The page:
SHREVEPORT, LA - The crawfish crop in Louisiana has been devastated by last summer's drought and farmers are struggling to squeeze out a season this year.

Oil From Spill Continues To Flow Into Gulf Of Mexico
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What Help Is Louisiana Asking for?

Governor Jeff Landry has sent a letter to the U.S. Department of Agriculture Secretary Tom Vilsack seeking federal assistance to address the recent drought that has affected our domestic crawfish industry and made prices skyrocket. This request would expand the Emergency Livestock Assistance Program to include drought as a cause of loss for farm-raised fish (including crawfish).

Landry Says:

Louisiana leads our country in crawfish production, contributing over $425 million in total to the state’s economy. This year’s drought is affecting our farmers, our economy, and our way of life in Louisiana. I am requesting the federal government provide much-needed relief to our domestic crawfish industry. Our farmers and fishermen have helped bolster our economy for centuries, and now it’s time we have their back.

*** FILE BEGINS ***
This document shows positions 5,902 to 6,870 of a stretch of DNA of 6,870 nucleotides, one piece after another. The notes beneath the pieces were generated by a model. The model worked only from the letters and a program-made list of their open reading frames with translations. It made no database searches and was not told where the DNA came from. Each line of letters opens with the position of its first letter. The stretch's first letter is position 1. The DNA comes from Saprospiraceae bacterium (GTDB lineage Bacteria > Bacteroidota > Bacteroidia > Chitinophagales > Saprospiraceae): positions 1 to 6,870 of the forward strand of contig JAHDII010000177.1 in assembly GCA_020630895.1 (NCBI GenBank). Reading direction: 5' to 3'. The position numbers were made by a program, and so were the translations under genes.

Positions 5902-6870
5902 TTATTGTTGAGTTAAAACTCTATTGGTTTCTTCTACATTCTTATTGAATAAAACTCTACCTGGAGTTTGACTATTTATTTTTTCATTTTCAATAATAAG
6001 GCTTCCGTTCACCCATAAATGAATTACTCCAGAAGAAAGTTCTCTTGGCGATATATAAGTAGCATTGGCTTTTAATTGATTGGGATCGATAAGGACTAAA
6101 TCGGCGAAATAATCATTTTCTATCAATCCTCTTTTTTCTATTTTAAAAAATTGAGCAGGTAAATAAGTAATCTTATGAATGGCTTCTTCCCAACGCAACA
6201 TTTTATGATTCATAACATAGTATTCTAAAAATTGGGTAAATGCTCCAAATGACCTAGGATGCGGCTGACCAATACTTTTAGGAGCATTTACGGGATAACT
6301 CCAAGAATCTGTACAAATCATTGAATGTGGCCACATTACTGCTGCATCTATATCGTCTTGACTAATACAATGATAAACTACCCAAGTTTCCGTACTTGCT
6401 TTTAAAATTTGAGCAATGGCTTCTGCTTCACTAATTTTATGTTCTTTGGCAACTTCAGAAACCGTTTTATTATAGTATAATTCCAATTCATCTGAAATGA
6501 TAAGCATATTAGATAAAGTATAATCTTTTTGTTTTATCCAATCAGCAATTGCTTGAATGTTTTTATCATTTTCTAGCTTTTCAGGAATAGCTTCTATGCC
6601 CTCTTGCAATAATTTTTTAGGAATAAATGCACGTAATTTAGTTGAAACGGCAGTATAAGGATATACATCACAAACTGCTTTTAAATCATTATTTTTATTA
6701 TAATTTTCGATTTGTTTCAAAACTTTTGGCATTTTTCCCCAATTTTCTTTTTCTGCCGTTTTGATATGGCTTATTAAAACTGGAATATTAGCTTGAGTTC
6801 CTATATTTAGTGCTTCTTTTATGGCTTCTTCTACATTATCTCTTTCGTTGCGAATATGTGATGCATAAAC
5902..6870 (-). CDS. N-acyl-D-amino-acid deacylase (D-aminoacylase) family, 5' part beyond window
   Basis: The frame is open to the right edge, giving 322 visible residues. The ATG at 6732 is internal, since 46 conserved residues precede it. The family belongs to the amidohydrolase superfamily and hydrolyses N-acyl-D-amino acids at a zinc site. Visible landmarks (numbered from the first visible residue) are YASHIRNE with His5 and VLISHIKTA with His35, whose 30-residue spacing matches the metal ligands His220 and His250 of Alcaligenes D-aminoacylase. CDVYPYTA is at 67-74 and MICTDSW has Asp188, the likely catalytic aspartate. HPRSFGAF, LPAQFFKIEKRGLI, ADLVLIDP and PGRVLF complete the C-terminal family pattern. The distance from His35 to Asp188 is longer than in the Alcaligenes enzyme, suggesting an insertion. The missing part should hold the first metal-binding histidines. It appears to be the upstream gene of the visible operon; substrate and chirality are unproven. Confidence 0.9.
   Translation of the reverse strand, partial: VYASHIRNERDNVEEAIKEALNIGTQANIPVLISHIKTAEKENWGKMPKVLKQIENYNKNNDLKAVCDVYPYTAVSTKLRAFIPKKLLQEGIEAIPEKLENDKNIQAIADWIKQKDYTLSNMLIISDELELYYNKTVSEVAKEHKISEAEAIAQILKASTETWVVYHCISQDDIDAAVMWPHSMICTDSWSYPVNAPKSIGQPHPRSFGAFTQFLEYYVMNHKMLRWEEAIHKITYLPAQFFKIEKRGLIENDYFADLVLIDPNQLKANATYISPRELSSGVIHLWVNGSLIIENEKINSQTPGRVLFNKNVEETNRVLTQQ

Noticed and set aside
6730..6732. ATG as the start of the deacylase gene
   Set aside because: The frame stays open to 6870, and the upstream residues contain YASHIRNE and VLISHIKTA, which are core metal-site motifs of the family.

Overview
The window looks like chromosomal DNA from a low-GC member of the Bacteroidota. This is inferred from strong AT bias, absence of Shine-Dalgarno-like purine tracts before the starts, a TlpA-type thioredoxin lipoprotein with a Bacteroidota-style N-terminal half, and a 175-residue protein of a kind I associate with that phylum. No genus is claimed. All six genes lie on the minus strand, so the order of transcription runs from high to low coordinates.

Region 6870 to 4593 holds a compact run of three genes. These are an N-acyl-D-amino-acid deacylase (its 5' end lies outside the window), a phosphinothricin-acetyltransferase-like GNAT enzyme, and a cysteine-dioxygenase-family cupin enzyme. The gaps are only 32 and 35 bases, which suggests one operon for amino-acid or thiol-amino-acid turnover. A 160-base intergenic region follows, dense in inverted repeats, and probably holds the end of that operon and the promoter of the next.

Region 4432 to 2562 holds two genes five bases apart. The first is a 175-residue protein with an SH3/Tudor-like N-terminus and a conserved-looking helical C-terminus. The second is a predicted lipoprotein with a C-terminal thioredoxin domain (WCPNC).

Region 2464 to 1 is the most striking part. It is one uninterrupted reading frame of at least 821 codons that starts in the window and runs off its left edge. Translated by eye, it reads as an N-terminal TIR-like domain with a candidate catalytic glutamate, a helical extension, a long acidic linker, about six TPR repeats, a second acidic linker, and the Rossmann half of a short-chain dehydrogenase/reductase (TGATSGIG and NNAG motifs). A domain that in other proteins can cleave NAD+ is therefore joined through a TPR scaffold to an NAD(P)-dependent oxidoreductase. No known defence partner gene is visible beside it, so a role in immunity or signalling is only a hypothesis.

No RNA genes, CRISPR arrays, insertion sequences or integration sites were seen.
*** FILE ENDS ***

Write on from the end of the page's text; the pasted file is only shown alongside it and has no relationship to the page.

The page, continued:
Severe Drought In Louisiana Impacts State’s Agriculture Yields
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Louisiana Ag Commissioner Mike Strain tells KEEL News he has also sent a letter to the Congressional delegation from the Bayou State requesting assistance.

Strain says normally the way this assistance works is

Once the season is over, the enumerators or bean counters will be out here looking to see to get the exact numbers to see if we can get some help. We have gotten assistance in the past. But we are also having issues in our shrimp industry.


Strain says prices for shrimp are too low to make it worthwhile for the shrimpers to go out in the gulf.

How Much Are Crawfish in Shreveport?

Crawfish are in short supply, but they are starting to arrive. Prices are high, though.

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